Santino Quaranta has had a bumpy last several years. I’ll assume all our readers are familiar with his trials and travails so I won’t rehash them here. But tonight at his home stadium,  Quaranta achieved redemption with his first international goal in his first call up in over three years.

Honduras today fielded a bonafide “B” team with little resemblance to the European club heavy squad we will see later this year in qualifying. David Suazo, arguably CONCACAF’s best player was missing as was Wilson Palacios, the regions most expensive player.

But Honduras still does have talent, and while the US did not play them off the pitch, they certainly made them look less than adequate. Logan Pause and Kyle Beckerman both did an outstanding job of stopping the ball and stifling any linkup play between the young Honduran midfield and their experienced and outstanding striker duo.

The US was somewhat sloppy in the first half, but became stronger as the game wore on while Honduras looked completely incapable of mounting a serious challenge from about the 20th minute onward.

The difference in the match however could be attributed by some to the extra players the US was allowed to add in a late amendment of CONCACAF rules. Honduras with a “B” squad did not have the ability to bring a player like Wilson Palacios or Hendry Thomas off the bench, but the US thanks to a rule change had Benny Feilhaber available.

While any contribution the additional US players make has to be considered questionable, the US was the better side on the night and fully deserved the three points.

This game resembled in many ways the semifinal game of the 2005 Gold Cup when Honduras dominated much of the game but the US left it late scoring two goals to win 2-1. John O’Brien, a player the US still misses scored the first while Oguchi Onyewu scored the winner.

















On the plus side for FSC, which I have long been critical of are Max Bretos and Christopher Sullivan. It’s refreshing after months of ESPN inspired mindless banter during games to hear:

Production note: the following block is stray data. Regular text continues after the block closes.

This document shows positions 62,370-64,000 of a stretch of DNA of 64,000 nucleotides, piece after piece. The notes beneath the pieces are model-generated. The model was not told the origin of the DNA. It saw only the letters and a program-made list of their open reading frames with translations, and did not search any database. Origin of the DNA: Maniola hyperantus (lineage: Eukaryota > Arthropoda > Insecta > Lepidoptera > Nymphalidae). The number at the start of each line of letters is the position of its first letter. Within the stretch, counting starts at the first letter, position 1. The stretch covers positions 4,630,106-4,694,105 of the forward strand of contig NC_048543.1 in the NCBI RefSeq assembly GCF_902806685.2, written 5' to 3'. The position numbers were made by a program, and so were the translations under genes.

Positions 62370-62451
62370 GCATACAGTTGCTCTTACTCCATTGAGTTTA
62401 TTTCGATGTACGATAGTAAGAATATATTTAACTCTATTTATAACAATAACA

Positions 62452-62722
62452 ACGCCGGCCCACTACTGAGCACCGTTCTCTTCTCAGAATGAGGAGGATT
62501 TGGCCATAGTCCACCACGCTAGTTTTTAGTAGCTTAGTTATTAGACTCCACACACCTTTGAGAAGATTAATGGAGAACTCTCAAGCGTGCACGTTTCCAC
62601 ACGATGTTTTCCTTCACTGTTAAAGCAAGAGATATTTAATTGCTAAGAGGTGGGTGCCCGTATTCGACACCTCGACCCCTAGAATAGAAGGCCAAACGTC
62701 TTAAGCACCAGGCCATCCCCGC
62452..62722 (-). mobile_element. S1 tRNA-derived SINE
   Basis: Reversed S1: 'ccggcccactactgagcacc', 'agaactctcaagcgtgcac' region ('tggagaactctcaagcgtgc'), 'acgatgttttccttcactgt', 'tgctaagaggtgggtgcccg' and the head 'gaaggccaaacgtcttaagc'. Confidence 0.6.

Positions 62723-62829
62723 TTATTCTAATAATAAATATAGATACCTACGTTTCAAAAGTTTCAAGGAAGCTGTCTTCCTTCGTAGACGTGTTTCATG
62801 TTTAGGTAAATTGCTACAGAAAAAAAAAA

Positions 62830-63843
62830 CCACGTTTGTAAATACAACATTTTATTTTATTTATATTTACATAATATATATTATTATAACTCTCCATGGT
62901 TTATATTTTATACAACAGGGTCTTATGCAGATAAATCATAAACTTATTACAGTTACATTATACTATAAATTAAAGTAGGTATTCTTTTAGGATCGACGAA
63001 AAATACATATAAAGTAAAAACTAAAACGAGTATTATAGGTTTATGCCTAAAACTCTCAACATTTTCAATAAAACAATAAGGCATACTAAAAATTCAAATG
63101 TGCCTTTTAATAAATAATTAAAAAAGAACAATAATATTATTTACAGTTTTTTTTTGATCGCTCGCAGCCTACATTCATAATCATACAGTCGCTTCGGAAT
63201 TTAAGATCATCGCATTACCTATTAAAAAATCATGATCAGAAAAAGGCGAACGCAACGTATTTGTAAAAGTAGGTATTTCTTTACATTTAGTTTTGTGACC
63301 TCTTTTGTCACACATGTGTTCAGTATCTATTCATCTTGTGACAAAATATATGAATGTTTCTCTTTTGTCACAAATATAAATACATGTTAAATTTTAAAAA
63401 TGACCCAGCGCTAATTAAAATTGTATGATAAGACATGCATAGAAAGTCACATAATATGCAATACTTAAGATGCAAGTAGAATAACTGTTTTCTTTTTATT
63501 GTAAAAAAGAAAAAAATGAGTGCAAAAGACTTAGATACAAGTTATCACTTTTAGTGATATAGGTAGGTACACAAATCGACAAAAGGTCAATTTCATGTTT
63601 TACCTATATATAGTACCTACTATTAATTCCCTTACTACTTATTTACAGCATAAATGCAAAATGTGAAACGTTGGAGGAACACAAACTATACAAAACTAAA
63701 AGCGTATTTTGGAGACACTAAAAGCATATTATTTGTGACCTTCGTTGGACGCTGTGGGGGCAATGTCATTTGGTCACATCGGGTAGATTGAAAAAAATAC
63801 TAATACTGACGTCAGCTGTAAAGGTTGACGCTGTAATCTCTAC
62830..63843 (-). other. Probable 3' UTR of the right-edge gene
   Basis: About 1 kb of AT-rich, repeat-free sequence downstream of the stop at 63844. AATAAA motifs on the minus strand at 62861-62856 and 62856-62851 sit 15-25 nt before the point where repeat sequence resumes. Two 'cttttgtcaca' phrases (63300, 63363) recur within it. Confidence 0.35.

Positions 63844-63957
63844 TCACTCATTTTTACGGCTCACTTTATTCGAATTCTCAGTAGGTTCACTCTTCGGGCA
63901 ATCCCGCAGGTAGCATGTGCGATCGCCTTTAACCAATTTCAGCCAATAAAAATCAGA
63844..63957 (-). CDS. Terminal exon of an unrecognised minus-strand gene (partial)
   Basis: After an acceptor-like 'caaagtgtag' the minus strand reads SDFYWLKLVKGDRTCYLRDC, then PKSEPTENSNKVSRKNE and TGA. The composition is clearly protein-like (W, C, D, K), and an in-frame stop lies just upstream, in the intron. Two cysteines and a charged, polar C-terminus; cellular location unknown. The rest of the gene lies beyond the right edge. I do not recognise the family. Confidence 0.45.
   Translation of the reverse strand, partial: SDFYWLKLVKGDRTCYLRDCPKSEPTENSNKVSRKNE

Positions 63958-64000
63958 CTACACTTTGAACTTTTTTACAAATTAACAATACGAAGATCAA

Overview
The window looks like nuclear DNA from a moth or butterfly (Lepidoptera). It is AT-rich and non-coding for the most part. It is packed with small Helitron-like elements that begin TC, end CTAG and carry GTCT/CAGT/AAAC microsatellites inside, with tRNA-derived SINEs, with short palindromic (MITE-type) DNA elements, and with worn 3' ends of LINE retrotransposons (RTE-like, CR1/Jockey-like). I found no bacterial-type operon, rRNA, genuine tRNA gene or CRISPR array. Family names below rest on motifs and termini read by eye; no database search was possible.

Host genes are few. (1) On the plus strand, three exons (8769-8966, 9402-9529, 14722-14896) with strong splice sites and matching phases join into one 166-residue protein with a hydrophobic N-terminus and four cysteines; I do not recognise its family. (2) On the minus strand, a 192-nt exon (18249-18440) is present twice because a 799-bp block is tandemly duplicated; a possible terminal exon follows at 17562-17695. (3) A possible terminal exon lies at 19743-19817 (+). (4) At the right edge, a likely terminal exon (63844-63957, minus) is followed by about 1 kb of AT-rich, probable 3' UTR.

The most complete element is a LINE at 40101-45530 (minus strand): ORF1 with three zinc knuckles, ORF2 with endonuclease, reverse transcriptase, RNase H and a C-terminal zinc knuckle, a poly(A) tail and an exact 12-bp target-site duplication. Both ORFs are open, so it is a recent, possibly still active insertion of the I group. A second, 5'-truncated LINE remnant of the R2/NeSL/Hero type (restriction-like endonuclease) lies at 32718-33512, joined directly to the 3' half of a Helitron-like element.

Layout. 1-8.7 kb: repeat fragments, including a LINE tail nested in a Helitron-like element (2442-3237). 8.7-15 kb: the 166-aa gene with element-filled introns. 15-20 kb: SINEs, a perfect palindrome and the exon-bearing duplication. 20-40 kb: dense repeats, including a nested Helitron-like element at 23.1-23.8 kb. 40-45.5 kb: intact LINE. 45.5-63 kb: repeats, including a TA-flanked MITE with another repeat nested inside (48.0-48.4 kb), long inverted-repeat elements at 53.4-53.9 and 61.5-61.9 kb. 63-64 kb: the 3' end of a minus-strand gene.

1- Some actual perspective on players without being overly critical or playing favorites. Harkes does this all the time. He also doesn’t have a great deal of tactical sense or simply doesn’t convey it on the air.

2- A real understanding of the opposition. For example in the June 6th game against Honduras, John Harkes never once mentioned that Honduras was without arguably CONCACAF’s best player, David Suazo and also other key players like “Rambo” Jose DeLeon. It was painfully obvious that Harkes simply knew about Amado Guevara thanks to MLS and was going off the stat sheet or production notes to analyze the rest of the team. The same for the Costa Rica match several days before. The USA plays in CONCACAF and ESPN has continued to use analysts whose knowledge of the region outside of MLS based players (they don’t even know a great deal about what most of  the US players are doing in Europe outside of the EPL)  and certain well publicized Mexican players is minimal.

But FSC also has production and camera issues which led me around minute 25 to turn the TV to Telefutura for good. For starters Telefutura is in HD, and a stunning HD at that compared to low-def FSC which looks like an Analog broadcast to be perfectly honest. A current MLS and longtime US MNT player tweeted last night on twitter said that ” Telefutura was making FSC look like a home video.” That is about right.

Even worse is that watching FSC you get the impression the US game is a stand alone event. A friendly in the middle of EPL “Classic” mania (interesting that the “classics” show begin in 2008 and end in 2009. The EPL has some genuine classics, I’d love to see again but none were from 2008 or 2009.), and perhaps an inconvenience to the network execs who program that channel.